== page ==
Rep. Young updating filings to reflect farm stake, lease income
U.S. Rep. Don Young is updating his financial disclosures to show ownership in a family farm dating to the 1990s and income from oil and gas leases, omissions that a Young spokesman called inadvertent but that Young’s Democratic rival in this year’s election characterized as a betrayal of trust.
Young spokesman Matt Shuckerow said Monday that the failure to include the farm prior to his 2015 congressional financial disclosure was an oversight that became apparent after the 2014 death of Young’s brother, Russell, and the subsequent sale of the property last year. In his 2015 disclosure, Young reported receiving between $250,001 and $500,000 as a result of the sale. Disclosure reports offer ranges to report such things as assets and liabilities.
Young became a partial owner of the farm after his mother died in 1990 but Russell Young operated the farm, Shuckerow said. The Republican congressman derived no income from farm operations but received some income from oil and gas leases, he said.
“For all intents and purposes this was his brother’s farm,” Shuckerow said. “But from time to time, as a legal stakeholder in the property, he was required to sign documentation and agreements involving use of the property and this included different business ventures made by Russell.” Those included private property oil and gas leases, Shuckerow said, adding that it was Young’s understanding that exploration never occurred.
Income from leases in the 1990s was included in Young’s congressional financial disclosures but $4,100 in rental income over three years from a 2001 lease sale wasn’t, Shuckerow said. He said the omission was inadvertent and Young’s filings would be updated to reflect those. The money was reported on Young’s tax filings, Shuckerow said.
The story was first reported by the Alaska Dispatch News.
Young sent a letter to the House clerk in May asking that his filings from 1995 to 2014 be updated to reflect his one-third interest in the farm during that time. But Shuckerow said that letter would need to be revised. The letter references Young inheriting his stake in 1995 but Shuckerow said that was a clerical error. The inheritance followed his mother’s death and Young was trying to nail down the correct date, which was not entirely clear due to the probate process, he said.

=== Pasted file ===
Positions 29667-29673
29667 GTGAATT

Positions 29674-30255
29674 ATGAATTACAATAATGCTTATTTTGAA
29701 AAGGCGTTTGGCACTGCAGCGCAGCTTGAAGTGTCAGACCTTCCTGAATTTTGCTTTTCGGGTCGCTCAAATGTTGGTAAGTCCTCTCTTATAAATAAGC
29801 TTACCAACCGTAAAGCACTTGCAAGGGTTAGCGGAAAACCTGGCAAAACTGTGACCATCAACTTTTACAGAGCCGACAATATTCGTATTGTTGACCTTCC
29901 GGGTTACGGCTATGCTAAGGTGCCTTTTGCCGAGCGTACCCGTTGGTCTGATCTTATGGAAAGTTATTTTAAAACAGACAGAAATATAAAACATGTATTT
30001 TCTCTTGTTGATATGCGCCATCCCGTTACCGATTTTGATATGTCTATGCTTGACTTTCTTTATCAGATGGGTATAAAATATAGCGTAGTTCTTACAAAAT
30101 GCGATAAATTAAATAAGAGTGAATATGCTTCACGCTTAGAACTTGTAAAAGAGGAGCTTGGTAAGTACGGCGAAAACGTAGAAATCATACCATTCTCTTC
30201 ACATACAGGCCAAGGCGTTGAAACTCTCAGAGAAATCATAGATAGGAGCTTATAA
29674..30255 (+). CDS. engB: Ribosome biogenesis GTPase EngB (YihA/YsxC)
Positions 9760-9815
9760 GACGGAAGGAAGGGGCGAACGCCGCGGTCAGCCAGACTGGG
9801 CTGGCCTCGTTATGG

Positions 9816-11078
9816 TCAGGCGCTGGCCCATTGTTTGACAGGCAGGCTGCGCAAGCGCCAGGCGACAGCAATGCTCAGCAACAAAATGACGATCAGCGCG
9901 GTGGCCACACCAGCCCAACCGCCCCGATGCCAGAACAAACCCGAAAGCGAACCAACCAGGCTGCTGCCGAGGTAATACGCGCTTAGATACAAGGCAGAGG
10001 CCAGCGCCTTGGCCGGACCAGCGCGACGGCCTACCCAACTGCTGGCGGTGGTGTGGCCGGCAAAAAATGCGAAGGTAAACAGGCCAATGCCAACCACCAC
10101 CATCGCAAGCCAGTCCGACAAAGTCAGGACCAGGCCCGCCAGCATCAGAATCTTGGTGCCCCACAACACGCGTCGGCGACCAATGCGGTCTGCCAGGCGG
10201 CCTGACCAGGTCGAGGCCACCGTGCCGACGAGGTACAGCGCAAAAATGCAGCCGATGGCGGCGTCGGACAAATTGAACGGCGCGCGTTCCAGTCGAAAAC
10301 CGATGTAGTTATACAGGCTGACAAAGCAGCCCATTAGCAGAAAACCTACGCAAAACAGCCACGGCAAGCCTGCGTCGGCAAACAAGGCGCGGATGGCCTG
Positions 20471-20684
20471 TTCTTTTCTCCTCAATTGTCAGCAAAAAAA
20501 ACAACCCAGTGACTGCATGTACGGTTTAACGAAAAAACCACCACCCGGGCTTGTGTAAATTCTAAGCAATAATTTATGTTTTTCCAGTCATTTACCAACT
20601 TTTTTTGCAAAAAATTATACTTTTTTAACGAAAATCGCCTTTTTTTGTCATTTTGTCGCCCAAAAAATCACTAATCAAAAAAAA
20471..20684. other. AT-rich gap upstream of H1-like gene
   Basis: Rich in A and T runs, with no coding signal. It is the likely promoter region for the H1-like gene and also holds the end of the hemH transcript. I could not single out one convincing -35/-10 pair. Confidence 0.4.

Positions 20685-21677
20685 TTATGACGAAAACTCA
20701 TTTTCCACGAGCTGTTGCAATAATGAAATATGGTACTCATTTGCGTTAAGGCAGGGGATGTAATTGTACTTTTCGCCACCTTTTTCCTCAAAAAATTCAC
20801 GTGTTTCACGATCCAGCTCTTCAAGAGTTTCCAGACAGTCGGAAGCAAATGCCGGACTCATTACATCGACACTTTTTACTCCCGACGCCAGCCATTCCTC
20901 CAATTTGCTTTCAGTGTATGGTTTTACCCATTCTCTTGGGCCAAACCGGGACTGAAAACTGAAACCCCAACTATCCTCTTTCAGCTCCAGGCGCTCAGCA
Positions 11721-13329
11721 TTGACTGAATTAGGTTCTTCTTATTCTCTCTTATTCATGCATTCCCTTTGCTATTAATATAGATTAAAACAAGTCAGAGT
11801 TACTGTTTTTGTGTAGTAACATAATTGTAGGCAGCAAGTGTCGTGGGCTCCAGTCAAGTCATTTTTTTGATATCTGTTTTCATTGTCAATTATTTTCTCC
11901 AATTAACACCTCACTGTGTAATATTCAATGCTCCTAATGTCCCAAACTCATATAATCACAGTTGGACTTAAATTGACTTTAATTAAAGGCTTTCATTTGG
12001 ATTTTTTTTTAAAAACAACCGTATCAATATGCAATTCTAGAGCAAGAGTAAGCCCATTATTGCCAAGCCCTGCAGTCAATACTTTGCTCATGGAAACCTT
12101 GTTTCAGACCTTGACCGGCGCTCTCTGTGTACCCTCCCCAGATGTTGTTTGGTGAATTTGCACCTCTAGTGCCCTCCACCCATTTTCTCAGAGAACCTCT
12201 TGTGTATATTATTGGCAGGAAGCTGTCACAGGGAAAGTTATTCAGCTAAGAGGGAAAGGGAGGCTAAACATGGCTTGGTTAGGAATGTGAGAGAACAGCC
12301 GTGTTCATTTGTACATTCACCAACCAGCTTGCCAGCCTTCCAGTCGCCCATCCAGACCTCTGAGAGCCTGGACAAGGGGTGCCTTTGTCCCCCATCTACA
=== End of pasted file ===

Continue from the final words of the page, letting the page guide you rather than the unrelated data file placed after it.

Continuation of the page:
Shuckerow said Young acted as soon as he realized there was an issue.
“The congressman has been very clear on making sure that Alaskans know that our things are in order. There are oversights from time to time,” he said.
In 2014, the House Ethics Committee found that Young had violated House rules by using campaign funds for personal trips and accepting improper gifts. It issued a letter of rebuke and called on Young to repay the value of the trips and gifts, totaling about $59,000, and to amend his financial disclosure statements to include gifts he had not reported. Young apologized for “a number of instances where I failed to exercise due care in complying with the House’s Code of Conduct.”
Young is the longest serving Republican in the U.S. House. He currently is seeking a 23rd term.
Steve Lindbeck, the Democrat challenging Young, said that by keeping “lucrative land ownership and financial deals with oil and gas companies a secret from congressional ethics officials” Young had “deeply betrayed our trust by putting himself ahead of the Alaskans he should represent.”